Offenders Suffering

Decades ago mental health illnesses are treated by the society as untreatable and permanent illness. Patients suffering of which are isolated by the society (Rivera, 2004). This issue is considered as a contemporary because it is important that the modern society should now treat and consider these illnesses in the right way. The state should consider persons suffering in mental illnesses have civil rights, especially the right to be treated by the government. The state should provide health care facilities for mental illnesses.

They should not just be left behind just to die in prisons without undergoing proper treatment. According to federal statistics, the U. S. had almost 600,000 hospital beds funded by the state for people suffering from various mental sicknesses. Nowadays, there are only less than 40,000 beds, primarily because of federal and state funding decrease (Robbins, 1999). It is high time that we should lobby that such facilities and funding for it should increase. Corrections should not be treated as the correct facilities for patients of mental sickness.

The federal suit filed in Florida and the bill passed in New York should serve as a wakeup call for legislators and other federal state agencies to look into the details of the situations in their respective states. This issue should not be set aside for the monetary costs and the social implications of maintaining a person suffering from mental health illnesses in prisons is costly. Imprisonment should not be the treatment for these persons for it will not only treat their illnesses, but will also aggravate its symptoms and indications.

The issue is a complicated one. The whole criminal justice system should do their part on recognizing the rights of the person with mental illnesses. First, the police officers should be trained to handle such situations. They should treat suspects suffering from mental sickness different from ordinary suspects. Secondly, the court should also give weight on the condition of the offender as a mitigating circumstance in relation to the crime the latter committed. Lastly, the prison should not be the proper place for them.

The court should direct the police officers to put the person in proper facilities that can treat and handle the patients. If they are being held in prison, or they developed their illnesses in prison, they should also be ordered to be transferred in mental health treatment facilities. I also strongly suggest that state prisons should have modern and organized psychology departments. Therapists and psychologists should monitor the mental health of the prisoners. For it is very difficult for prisoners to cope up with their new environment.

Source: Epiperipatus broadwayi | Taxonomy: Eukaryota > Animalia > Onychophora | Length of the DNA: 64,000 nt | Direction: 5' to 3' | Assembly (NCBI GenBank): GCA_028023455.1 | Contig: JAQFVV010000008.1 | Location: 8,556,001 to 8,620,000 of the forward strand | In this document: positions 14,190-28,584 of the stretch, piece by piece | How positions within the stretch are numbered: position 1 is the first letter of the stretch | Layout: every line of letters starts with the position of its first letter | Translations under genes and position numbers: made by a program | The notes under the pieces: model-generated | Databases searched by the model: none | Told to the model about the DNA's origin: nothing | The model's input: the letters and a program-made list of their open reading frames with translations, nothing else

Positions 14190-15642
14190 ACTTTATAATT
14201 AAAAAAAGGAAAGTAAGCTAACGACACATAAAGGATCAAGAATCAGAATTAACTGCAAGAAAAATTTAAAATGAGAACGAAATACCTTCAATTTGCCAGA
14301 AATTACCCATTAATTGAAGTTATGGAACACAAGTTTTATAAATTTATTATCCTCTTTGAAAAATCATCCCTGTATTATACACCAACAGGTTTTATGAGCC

From a fast-paced and ordinary life, they have to be used to a cell limiting their movements and activities. This will sometimes result to emotional breakdowns and depression. The state prison should have well-planned and implemented treatment program. The prisoners in the treatment program undergo individual and group psychotherapy from clinical psychologists, social workers, and a psychiatrist. Moreover, the people running the psychology department should run psychological tests on every new prisoner being brought in the facility.

These newcomers might be suffering from serious mental health illness that the treatment program and the prison will be not enough for their case and treatment that they should be transferred to a mental health facility. Moreover, the family of the offender should also be involved. As the immediate people related to the offender, they should also be trained and be informed on the situation of the offender. After the released of the offender in prison or in mental health facilities, the family should assist and help the patients so that their treatment and development will continue.

Lastly, we as members of the society can also do a major contribution. We should understand the situation and the illness the persons are suffering. Being understandable enough on their situations will be a great input in solving the problem. Sometimes, the old way of dealing on problems like in the issue at bar is not the proper way. We should have a second look and think about it so that we can treat the problem the correct way.

References Bowman, L. E. (2005). The Emperor Has No Clothes: A Journalist Sees the Criminal Justice System.Journal of Criminal Law and Criminology, 95(4), 1411+. Cook, J. R. (2001). Asphalt Justice: A Critique of the Criminal Justice System in America. Westport, CT: Praeger. Rivera, R. M. (2004). The Mentally Ill Offender: A Brighter Tomorrow through the Eyes of the Mentally Ill Offender Treatment and Crime Reduction Act of 2004. Journal of Law and Health, 19(1), 107+. Robbins, I. P. (1999). Managed Health Care in Prisons as Cruel and Unusual Punishment. Journal of Criminal Law and Criminology, 90(1), 195.